Remote working is not all or nothing

Opinion

Remote working is not all or nothing

Indications are that remote working was able to reduce the financial impact for those companies that have enabled it, but very few small and medium businesses have the budget or technical ability to implement and manage secure virtual private networks (VPNs) with sophisticated network access control.

Remote working - how risky is it and what can small businesses do to enable it securely?

Remember looking out of the window and being greeted with a blanket of snow? The very hint of no school and a day in the snow is every kid's dream. This attitude changed one day, and the only thought was the impending journey into work because a day out of the office is surely unthinkable. For many organisations, the feeling of an enforced day out of the office is translated into a day of inactivity. Without the technology to pick up e-mail, access information, or even change face to face meetings into conference calls, the merest hint of snow could have CEOs clambering for the keys to the snow plough.

So what stops an organisation joining the 21st century? Invariably cost and lack of knowledge. To enable remote working the first step is always recognising the need. Extending the perimeter for an organisation is a bold step, and one which needs to be considered carefully. Employees may well demand the ability to pick up e-mail from anywhere, but such a move must be based on careful evaluation between risks and benefits, not solely demand.

However, a move like this is not a binary decision. There are varying degrees of remote working, ranging from webmail, to access to all files, and everything else in-between. Technology requirements will of course be dependent on the level of access required. Although the cost may be lower than initially thought. For example, many SOHO (Small Office, Home Office) firewalls have remote connectivity features enabled either by default or via licence activation. Equally, web mail is also available as a default feature in many popular mail systems.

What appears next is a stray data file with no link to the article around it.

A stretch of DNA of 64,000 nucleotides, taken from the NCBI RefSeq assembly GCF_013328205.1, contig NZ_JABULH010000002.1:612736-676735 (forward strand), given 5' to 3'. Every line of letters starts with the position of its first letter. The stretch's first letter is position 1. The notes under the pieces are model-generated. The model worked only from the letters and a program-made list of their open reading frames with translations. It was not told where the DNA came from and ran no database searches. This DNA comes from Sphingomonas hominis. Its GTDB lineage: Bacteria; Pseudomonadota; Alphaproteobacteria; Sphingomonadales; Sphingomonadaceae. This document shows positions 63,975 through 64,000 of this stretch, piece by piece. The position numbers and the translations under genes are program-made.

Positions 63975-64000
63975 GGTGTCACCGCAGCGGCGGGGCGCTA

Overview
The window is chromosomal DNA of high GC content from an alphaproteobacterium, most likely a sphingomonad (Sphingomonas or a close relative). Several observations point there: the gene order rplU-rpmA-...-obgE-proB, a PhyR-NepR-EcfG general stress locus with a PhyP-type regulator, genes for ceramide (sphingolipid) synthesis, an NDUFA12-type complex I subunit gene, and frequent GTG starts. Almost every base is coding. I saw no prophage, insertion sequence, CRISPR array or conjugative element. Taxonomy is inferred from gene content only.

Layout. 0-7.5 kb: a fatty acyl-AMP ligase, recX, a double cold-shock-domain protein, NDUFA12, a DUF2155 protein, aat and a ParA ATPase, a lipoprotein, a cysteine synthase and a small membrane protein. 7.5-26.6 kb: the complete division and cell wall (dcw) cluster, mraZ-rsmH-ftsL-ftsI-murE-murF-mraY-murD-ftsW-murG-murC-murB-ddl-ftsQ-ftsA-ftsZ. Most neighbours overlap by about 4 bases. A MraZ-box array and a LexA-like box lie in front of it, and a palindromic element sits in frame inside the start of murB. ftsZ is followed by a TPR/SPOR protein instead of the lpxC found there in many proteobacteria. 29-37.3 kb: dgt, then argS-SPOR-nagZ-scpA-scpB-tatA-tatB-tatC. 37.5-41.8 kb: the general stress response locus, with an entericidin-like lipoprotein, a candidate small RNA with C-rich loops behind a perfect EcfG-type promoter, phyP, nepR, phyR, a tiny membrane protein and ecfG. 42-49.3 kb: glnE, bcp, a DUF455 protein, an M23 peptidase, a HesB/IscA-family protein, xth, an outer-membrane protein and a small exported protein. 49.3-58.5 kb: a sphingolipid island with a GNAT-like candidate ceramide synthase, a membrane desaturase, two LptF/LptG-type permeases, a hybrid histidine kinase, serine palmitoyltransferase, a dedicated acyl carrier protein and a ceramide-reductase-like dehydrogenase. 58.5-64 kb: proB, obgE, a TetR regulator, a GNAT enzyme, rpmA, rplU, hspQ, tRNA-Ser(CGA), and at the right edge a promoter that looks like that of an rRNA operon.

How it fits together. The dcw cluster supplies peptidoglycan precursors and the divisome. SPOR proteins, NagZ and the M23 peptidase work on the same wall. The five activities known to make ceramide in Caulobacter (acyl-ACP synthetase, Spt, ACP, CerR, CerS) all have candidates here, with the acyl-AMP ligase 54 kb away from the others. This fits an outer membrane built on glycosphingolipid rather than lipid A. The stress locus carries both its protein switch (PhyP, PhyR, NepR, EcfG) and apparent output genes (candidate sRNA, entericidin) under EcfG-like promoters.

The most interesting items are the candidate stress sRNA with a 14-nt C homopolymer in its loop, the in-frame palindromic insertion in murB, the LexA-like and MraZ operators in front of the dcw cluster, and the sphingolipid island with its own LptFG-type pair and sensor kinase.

Of course, just because it is there does not mean a tick in the box is all that is needed. Extending the perimeter does have its risks, and appropriate security controls must be applied to mitigate/reduce these risks. These decisions involve authentication considerations, access times, locking down endpoints, etc. This may be seen as step too far for many small businesses, but as expected there are companies to plug such a gap. Consultancies exist that focus purely on small businesses. Admittedly, many of these offer the whole technical support package (including remote helpdesks), but part of their offering may include security advice. Their charge-out rates are tailored for small organisations, as are the systems they recommend.

So the next time the weather girl predicts a cold weather front, all organisations, no matter the size, can ensure they are not left out in the cold.

Raj Samani is vice-president of communications at ISSA UK

Read more advice from the Computer Weekly Security Think Tank >>

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This was first published in March 2009

 

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